You Really Can’t Miss It

By Christy Wittmer

It’s true. It’s going to be hard to miss the royal wedding. A new era of citizen journalists, media in the palm of your hand, and extensive coverage unlike anything the event has ever seen.

Photo by William Hook on Flickr

The New York Times has written an article discussing this. They say “all you will need is your computer, tablet or smartphone and a Twitter or Facebook account.” I agree.

With all the buzz it will be hard to feel disconnected from the event, the true essence of social media realized. ABC News is focusing on Twitter for the wedding to improve their coverage. They want to know what we are thinking so they are asking people to really use the hashtags on Twitter.

It’s not good enough to just watch it anymore, it seems. NBC has their a twitter account for it: NBC’@royalwedding Twitter account. BBC had a royal wedding Facebook page. The Associated Press is featuring a live video feed on their Facebook page. CNN has invited people to share their royal wedding experiences through iReport. E! has a five-hour “Live From The Royal Wedding” broadcast that starts at 4 a.m. has asked people to submit their photos from anywhere as they experience the event. It’s pretty extensive.

It’s viral, and I feel everyone will have experiences, or been touched by this wedding regardless. I plan on getting up early to watch it. I am fascinated to witness this event as it is happening, it makes me feel part of the moment. One thing I am excited about is watching the moment Kate Middleton arrives and we finally see the dress. I don’t care about the dress, I care to watch the sudden spark of media attention it will get. I can imagine how crazy Twitter will get with posts on that exact moment.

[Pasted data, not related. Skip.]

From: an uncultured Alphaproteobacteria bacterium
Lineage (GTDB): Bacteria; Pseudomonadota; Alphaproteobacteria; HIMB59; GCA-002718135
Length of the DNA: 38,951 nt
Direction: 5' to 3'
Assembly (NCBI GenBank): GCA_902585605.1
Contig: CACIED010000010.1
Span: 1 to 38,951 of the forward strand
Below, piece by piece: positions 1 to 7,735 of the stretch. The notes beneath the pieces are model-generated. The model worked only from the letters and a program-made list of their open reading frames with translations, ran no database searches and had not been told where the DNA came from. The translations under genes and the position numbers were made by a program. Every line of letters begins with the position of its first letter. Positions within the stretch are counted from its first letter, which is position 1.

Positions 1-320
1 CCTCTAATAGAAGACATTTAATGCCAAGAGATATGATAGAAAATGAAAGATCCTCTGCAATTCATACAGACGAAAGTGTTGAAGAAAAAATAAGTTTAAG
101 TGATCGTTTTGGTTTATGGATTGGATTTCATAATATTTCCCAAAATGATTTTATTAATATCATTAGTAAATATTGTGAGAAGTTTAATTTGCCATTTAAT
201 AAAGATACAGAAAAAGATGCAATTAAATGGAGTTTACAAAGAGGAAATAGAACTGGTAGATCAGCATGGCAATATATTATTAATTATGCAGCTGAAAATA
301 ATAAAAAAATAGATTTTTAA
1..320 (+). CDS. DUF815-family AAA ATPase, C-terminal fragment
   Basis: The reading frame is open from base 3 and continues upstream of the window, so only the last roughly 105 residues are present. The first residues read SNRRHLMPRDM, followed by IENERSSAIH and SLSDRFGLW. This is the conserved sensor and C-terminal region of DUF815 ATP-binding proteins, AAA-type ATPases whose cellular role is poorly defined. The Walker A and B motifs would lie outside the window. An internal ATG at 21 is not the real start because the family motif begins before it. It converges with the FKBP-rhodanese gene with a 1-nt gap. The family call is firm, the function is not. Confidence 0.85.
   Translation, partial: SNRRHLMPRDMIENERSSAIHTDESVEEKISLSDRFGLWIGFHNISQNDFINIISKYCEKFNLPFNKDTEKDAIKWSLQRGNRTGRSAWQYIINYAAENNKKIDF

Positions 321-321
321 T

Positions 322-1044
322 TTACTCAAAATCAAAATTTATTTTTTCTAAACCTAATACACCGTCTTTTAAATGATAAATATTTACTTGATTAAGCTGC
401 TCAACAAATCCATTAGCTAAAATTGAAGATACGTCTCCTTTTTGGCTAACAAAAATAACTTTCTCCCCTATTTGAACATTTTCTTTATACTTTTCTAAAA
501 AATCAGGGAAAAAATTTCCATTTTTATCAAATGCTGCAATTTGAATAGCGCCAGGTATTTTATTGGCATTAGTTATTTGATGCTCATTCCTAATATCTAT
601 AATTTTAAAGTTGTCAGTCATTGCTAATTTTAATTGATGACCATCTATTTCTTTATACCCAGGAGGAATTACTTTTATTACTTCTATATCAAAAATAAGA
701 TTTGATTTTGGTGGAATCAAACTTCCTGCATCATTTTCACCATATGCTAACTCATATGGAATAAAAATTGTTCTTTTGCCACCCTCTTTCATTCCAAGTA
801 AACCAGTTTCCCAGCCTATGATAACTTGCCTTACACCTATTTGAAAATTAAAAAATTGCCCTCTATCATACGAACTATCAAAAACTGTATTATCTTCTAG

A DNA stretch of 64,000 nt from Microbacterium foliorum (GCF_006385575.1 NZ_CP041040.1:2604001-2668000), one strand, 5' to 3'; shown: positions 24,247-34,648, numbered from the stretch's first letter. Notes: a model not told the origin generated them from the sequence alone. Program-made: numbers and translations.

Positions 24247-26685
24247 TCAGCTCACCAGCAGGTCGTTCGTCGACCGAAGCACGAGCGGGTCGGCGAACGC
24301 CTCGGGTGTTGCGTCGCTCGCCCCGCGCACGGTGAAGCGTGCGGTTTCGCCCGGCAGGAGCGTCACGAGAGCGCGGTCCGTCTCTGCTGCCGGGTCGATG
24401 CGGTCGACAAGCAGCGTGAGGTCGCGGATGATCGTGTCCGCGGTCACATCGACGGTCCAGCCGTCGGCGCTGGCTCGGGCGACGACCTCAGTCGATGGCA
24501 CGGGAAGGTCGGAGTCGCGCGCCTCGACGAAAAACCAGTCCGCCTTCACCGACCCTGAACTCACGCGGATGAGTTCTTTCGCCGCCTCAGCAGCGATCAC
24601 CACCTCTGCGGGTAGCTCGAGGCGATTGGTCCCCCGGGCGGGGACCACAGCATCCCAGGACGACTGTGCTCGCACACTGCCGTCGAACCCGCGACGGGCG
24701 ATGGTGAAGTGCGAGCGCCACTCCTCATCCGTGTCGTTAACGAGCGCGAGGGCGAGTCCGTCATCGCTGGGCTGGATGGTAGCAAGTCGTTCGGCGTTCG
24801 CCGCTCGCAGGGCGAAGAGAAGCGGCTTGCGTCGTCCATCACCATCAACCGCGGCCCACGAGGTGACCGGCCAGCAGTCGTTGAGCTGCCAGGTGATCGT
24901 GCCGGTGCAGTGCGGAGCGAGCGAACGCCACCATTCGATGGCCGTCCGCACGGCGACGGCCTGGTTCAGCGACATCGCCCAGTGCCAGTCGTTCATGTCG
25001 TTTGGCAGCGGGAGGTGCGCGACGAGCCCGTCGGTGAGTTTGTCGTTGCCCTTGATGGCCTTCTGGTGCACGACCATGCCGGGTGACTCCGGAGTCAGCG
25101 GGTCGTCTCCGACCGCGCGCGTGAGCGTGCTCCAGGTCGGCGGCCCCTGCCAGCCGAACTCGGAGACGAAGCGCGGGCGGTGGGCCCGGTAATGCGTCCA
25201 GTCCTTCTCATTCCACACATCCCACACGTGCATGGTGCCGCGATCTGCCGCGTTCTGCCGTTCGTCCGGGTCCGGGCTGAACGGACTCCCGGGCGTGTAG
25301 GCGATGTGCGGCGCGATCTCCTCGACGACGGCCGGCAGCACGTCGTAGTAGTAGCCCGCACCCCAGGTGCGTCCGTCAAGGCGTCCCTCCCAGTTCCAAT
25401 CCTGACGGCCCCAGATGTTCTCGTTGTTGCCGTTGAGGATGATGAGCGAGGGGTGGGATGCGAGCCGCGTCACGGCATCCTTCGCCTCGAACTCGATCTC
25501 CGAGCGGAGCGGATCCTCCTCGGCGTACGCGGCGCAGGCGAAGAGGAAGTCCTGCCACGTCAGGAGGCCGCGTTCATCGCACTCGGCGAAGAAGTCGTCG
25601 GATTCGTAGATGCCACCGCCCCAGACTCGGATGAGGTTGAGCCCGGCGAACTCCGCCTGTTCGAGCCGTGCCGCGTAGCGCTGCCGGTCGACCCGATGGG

What about you? Will you simply watch and that’s all? Or will you watch and partake in the social media frivolities?


2 responses to “You Really Can’t Miss It

  1. Kelly Hendricks

    I will not be watching or partaking in any of the social media “frivolities.” I think weddings should be something personal and intimate and not broadcasted across the world.

  2. TBH, I thought the Royal Wedding fiasco was ridiculous. I understand if people want to see it, but I don’t know why 5 CNN pages were dedicated to it. Other than the fact that CNN Online appears to be run by Apple reps and fashion magazine writers, what was the purpose of so much coverage? There are much larger issues at play in the world today. The world watched the upper tier eat cake, time to go back to reality.

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